Current public health services are plagued by low-quality and under-funding. Government should rehaul universal healthcare. Especially primary healthcare (not specialist or in-patient care) should be government-owned, providing free-of-charge services to its citizens (possibly in cooperation with the private sector). Coverage beyond primary care could be complemented by the employer. I prefer a multi-payer system (instead of single payer) in which healthcare is funded primarily by the government and secondarily by contributions from employers (mandatorily) and employees (voluntarily) to a regulated, non-profit funds. The concept of “health insurance” should be generally discouraged, but it might be useful for very high-cost treatments.
Steps must be taken to address population growth. Sex education, especially the use of contraceptives, should be promoted at all levels. Women’s education and self-empowerment plays a critical role here. I also oppose child-care benefits, because it provides an incentive to have more children – something which we don’t want at all!
Nationalism and Immigration
Patriotism and love for one’s motherland is what binds us all to defend our country in the times of war. India is both a civic nation and also an ethnic nation. I strongly oppose violent and aggressive forms of nationalism; plus nationalism should be non-discriminatory. Nationalists put India first and their religious, caste, regional and linguistic identities last.
“The whole world is one family”, Vasudhaiva Kuṭumbakam. So, immigration is welcome, especially, skilled workers, college students and others who profess pluralism. Immigration of exclusivists should be discouraged because, well, they exclude others who differ from their beliefs, so why bother with them.
Pluralism is preferred over diversity and hence Cultural Pluralism over Multiculturalism.
Gender is of personal significance and it shouldn’t matter in the division of labour. Gender equality is a given. Women’s quota and women-only tax incentives imply an affirmation of women’s inferiority and backwardness – do you want it?
The whole drama in the West surrounding LGBT rights has its origins in their vilification by Abrahamic religions. Dharmic religions proudly steer clear of such bodily identities and focus on the spirit inside each one of us. That said, eunuchs should be brought to mainstream society and ensure that they are not discrminated against (just like others), so that they too can lead a life of dignity.
Curbing Corruption via Transparency
The state should be an enabler for employment and minimize employment in the public sector. The cost of public administration should be reduced considerably. I’m against the expansion of the bureaucratic machinery, with its hierarchy of officials who are asked to do work which is best done by citizens and private agencies, resulting in unproductive waste of national resources.
Babudom is the bane of Indian economy. The government should be as minimum as possible, in order to minimize bureaucracy and corruption.
- One weapon to fight such institutionalized corruption it digitalization. Make all government services available online and via smartphones. This cuts out the middlemen.
- All government “data” (e.g. financial statements, policies, salaries, etc.) should be placed in public domain and made available free of charge. Such transparency is necessary. Reduce the salary of government employees (including politicians) in order to discourage “money-making” mentality. No perks for ministers.
- Build a professional civil service. Transparent, merit-based hiring and competitive pay will reduce the opportunities for corruption. The heads of agencies, ministries, and public enterprises must promote ethical behavior by setting a clear tone at the top.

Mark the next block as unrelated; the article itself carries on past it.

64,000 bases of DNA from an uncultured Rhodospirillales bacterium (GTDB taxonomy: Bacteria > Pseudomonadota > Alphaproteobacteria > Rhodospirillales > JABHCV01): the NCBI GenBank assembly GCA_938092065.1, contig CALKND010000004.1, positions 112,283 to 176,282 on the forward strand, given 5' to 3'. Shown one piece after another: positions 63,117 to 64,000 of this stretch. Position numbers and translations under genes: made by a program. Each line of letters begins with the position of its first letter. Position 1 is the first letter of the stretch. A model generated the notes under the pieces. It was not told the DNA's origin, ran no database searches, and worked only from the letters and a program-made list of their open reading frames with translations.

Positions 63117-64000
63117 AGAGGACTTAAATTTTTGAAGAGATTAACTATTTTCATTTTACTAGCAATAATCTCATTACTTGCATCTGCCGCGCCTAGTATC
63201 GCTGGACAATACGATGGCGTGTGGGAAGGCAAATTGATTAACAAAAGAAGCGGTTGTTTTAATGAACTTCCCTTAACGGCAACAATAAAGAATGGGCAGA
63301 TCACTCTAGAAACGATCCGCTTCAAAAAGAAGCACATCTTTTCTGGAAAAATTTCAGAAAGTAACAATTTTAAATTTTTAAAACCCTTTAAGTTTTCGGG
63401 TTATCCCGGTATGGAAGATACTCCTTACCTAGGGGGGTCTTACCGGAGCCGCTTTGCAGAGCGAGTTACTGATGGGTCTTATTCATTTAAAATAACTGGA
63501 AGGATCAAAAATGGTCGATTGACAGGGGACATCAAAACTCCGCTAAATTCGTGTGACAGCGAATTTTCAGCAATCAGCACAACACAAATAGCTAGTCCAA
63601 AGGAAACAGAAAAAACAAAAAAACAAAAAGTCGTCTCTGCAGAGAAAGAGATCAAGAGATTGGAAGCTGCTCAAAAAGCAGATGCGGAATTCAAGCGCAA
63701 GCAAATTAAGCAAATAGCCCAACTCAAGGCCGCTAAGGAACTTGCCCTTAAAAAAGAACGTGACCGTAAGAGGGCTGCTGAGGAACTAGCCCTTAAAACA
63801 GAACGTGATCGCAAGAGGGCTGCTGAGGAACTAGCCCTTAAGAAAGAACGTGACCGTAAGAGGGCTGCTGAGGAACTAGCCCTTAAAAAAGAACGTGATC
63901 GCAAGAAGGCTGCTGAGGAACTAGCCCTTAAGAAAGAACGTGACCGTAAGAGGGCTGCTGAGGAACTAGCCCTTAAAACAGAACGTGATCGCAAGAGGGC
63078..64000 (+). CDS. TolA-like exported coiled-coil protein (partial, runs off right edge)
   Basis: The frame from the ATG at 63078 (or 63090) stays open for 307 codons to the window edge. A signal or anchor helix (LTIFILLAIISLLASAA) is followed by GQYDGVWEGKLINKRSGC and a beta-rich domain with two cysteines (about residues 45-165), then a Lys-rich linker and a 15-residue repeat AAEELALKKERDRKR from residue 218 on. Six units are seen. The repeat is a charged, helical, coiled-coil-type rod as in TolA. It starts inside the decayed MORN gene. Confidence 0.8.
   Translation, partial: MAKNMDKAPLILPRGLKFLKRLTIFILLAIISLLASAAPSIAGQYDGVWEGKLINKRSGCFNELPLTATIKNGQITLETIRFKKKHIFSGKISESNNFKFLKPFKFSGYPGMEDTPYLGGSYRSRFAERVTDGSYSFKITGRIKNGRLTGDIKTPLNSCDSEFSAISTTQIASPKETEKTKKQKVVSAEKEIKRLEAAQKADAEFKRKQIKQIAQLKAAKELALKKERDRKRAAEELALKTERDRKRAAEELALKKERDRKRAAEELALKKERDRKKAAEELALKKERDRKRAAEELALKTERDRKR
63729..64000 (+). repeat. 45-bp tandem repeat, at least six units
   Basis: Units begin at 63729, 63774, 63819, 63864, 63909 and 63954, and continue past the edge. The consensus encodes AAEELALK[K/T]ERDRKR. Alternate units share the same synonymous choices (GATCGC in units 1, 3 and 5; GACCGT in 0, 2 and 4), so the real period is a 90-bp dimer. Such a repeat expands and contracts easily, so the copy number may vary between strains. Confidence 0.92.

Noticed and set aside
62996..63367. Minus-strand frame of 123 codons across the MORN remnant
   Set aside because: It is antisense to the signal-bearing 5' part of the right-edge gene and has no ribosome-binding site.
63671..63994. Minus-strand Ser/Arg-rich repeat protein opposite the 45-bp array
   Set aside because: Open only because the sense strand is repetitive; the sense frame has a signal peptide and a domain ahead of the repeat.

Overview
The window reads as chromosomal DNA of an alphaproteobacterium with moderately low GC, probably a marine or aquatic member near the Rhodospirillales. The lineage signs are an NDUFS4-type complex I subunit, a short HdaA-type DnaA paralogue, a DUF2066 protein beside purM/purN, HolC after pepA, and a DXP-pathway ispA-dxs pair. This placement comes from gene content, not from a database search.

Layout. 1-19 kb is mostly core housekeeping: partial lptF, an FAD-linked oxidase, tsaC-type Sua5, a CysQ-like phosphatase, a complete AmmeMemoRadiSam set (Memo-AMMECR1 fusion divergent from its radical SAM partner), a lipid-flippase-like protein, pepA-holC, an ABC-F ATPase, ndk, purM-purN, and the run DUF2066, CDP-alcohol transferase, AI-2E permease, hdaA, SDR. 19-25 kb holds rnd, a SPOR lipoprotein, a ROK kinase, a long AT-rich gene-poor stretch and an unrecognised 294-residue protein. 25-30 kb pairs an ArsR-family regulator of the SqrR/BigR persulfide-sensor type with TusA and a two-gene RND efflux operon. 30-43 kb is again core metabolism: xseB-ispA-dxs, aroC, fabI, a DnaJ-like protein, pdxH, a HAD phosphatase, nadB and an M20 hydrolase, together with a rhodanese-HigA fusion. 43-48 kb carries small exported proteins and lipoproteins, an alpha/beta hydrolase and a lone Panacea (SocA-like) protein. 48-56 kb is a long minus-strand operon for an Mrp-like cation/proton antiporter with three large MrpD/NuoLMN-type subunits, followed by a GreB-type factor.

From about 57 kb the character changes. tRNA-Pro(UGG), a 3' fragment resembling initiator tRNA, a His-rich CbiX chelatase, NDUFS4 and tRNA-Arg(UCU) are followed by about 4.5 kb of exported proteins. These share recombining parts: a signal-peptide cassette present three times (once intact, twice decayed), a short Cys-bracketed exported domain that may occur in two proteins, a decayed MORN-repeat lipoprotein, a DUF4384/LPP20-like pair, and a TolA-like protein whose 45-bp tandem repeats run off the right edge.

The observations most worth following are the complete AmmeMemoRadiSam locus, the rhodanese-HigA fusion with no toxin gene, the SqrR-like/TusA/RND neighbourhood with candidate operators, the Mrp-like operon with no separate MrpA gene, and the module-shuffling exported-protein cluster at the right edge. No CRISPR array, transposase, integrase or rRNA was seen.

Religion and Secularism
Secularism, i.e., separation of religion and state, must be strictly followed. The government shall not make laws about any religion (like management of temples or giving Hajj subsidy). As a corollary, whatever laws are passed should not be religion-specific. Things like Sharia law for Muslims, or Hindu Marriage Act must be scrapped because, well, we have a Uniform Civil Code. However, an elected minister could be a religious leader; as long as she doesn’t bring her religion into governance, it’s alright.
Religious institutions shouldn’t be under the purview of the State. Temples should be private property and they can have the right to deny entry to whomever they want (e.g. in Sabarimala). That is liberal equality.
Today the word ‘liberal’ is considered derogatory because of its association with the dynastic, left-leaning, pseudo-secular Congress party. Its leader Nehru believed in Fabianist socialism. Indira Gandhi was responsible for undemocratic, dictatorial inclusion of the words socialist and secular in the Constitution. By socialism it was meant Soviet-inspired, anti-capitalist License Raj. “He [Nehru] did not seem to accept that capitalism was necessary for the economic development of India”. Contrary to what “secularism” actually means, for Congress ‘secular’ means reservation system based on religion and caste, and minority appeasement. Congress opposes Uniform Civil Code because it is afraid of losing the Muslim vote-bank. BJP, with its focus on development, national- and social-conservatism, has a visionary leader (Narendra Modi) but pretty much everyone else in the party is a nutjob. And BJP too is not moving away from socialist and caste-based policies.
Foreign Policy of Non-Interference
Foreign policy should be based on mutual benefits.
- Foreign policy should be focused on economy, i.e., expanding trade and tourism.
- No interference in the internal affairs of other nations.
- Not letting others interfere in the internal matters of our nation.
- Defensive military, i.e., do not attack until attacked.
Point 1 means that, we should promote our cultural values abroad to improve tourism. A state-run news media should present the Indian p.o.v. to the world fearlessly. We should certainly welcome foreign direct investment especially in sectors like infrastructure and manufacturing.
Point 2 means that, we don’t comment about burqa rights in France or human rights in China.
Point 3 means that, foreign lobbying agencies, like the Amnesty International, must be heavily regulated. Similarly, all funding to religious organizations from abroad must be taxed out to the max.
I’m not a Classical Liberal
Classical liberals are usually skeptical of the government, always afraid that it will take away their liberty. However, I place more confidence in the positive role of the government (they’re elected by us after all!) to act as an enabler in maximizing liberty of even the most disadvantaged.